Umhlanga Reed Dance Ceremony at the Queen's Royal Village, Swaziland

Tens of thousands of unmarried and childless Swazi girls and women travel from their villages and gather at the Queen Mothers royal village in Ludzidzini each year to participate in the eight-day Umhlanga or Reed Dance ceremony.

Marching on the way to the Umhlanga
After arriving at the Queen Mothers royal residence the women disperse the following night to surrounding areas and cut tall reeds.  The night after they cut the reeds they bundle them together and bring them back to the Queen Mother to be used in repairing holes in the reed windscreen surrounding the royal village.  After a day of rest and washing the women prepare their traditional costumes consisting of a bead necklace, rattling anklets made from cocoons, a sash, and skirt.  Many of them carry the bush knife they used to cut the reeds as a symbol of their virginity.

King Mswati III and his men making
their entrance
Today's Reed Dance ceremony originates from the Umcwasho custom where young girls were placed in age regiments to ensure their virginity.  Once they reached the age of marriage they would perform labor for the Queen Mother followed by dancing and a feast. The official purpose of the annual ceremony is to preserve the women's chastity, provide tribute labor for the Queen Mother, and produce solidarity among the women through working together.

Two of the Royal Princesses leading
a group in dance
However many people, including some of the women participating in this years ceremony believe that King Mswati III uses the Reed Dance ceremony to select his next wife.  This belief is likely a result of Mswati using the event to announce a couple of his 14 wives to the public in the past few years.

The women sing and dance as they parade in front of the royal family as well as a crowd of Swazi spectators, tourists and foreign dignitaries.  After the parade, groups from select villages take to the center of the field and put on a special performance for the crowd.  The King's many daughters also participate in the Umhalanga ceremony and are distinguished by the crown of red feathers in their hair. 

Marching past the King and Royal Family
Twice during the event the King, his bodyguards, and many of the men from the Royal Family rushed down from the stands and danced as they toured through the scores of women lined up and grouped by their village.  After the dancing festivities were over the King ordered a number of cows to be slaughtered to provide meat for the women and to thank them for traveling from their villages to participate in the ceremony.

>> Check out more photos of the Umhlanga Reed Dance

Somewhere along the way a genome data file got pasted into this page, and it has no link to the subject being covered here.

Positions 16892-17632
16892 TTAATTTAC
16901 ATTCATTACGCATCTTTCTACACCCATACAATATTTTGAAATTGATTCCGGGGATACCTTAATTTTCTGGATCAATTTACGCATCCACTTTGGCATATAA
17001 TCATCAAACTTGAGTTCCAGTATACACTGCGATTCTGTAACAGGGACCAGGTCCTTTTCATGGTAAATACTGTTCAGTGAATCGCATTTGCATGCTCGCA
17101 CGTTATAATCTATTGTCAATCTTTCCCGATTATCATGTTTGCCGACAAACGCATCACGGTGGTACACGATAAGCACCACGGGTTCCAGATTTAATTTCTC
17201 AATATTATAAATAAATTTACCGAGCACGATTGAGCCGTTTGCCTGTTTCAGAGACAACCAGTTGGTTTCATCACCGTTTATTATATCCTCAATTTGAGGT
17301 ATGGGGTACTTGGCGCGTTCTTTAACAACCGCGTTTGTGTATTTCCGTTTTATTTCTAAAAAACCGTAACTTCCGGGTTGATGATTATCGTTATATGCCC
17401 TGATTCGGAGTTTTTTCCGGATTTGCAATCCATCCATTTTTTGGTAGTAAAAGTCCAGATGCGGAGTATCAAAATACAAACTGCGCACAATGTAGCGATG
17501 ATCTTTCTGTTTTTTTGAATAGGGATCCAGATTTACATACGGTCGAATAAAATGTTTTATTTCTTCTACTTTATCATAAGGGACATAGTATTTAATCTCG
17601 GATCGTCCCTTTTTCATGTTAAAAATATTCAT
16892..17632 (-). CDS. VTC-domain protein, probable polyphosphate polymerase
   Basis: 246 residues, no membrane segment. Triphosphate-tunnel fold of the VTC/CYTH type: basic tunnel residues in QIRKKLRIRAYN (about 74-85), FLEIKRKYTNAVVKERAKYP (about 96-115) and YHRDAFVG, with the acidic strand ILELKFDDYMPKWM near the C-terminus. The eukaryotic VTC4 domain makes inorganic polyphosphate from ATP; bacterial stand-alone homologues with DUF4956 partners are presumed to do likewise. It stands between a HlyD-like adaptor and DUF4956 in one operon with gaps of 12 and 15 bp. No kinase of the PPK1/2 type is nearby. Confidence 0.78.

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John, How lucky to experience the different cultures. Keep up the great communications. Tom & Linda

Hey John.I am from Cape town and have been lucky to travel through Europe but never I'm so envious of you.While in Rustenberg you must go down to the Hartebeespoort's really stunning and then ofcourse Lost City!Good luck on your travels

Hi Bradley, Thanks for the suggestion. I made it to the Lost City (quite the place), but didn't get to the Hartebeespoort Dam. I am not too far from the dam at the moment so will try to make my way over there and check it out.


JB! Just spent an hour following your travels - amazing. Keep the travelouges coming, you have a following. Soak it up!

JB! I am happy to hear that you enjoyed it. I will be in Zimbabwe/Zambia within the next few days and will finally get to do the leg of the trip I failed to complete in 2006.
I miss you guys and hope you are enjoying MSP.

Thanks John for this wonderful work... I have been working here in Nigeria for 2years and have never been to south Africa or witnessed such event. I will like to have a video of the event or a documentary.. what will it cost me? thanks

Gr8t coverage. Such Videos make me proud to be an African. Keep up the good work, John.


Hi John, I am fascinated and awe-struck at your unbiased article. You captured the true essence of the reed dance and left all subjective and/or global notions out. Keep doing what you’re doing as it will allow you to wholly appreciate and enjoy all environments you expose yourself to. I wish you all the best in your upcoming travels.
N.B. Should you visit Swaziland again, I’ll be your host and ensure I expose you to all the other jewels we hold in our humble Kingdom.


this is fantastic


i wish to see these ceremony one day.ladies are looking good.

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Taking off to some unidentified place in the heart of Africa – somewhere with no electricity, no running water and at least one week’s journey from anything resembling a city has been a long time dream of mine.

My name is John Bradley and in May 2009, I left my job in Chicago, sold my car, moved everything else I owned into my grandma’s basement and flew to Africa. I plan to take roughly one year to overland on a budget from Cape Town to Cairo. I do not have an itinerary; I have no idea where I will be five days from now. My path is guided by the attempt to balance the urge to see and experience as much as I can with the desire to travel slowly and close to the ground.

This is where I will post my stories, photos, and videos as I move along on my journey. Feel free to post comments or send me an email with any thoughts or suggestions.

Current location: Coffee Bay, South Africa

Distance traveled: 42,790 km

Days on the road: 366

(last updated 5/16/10)

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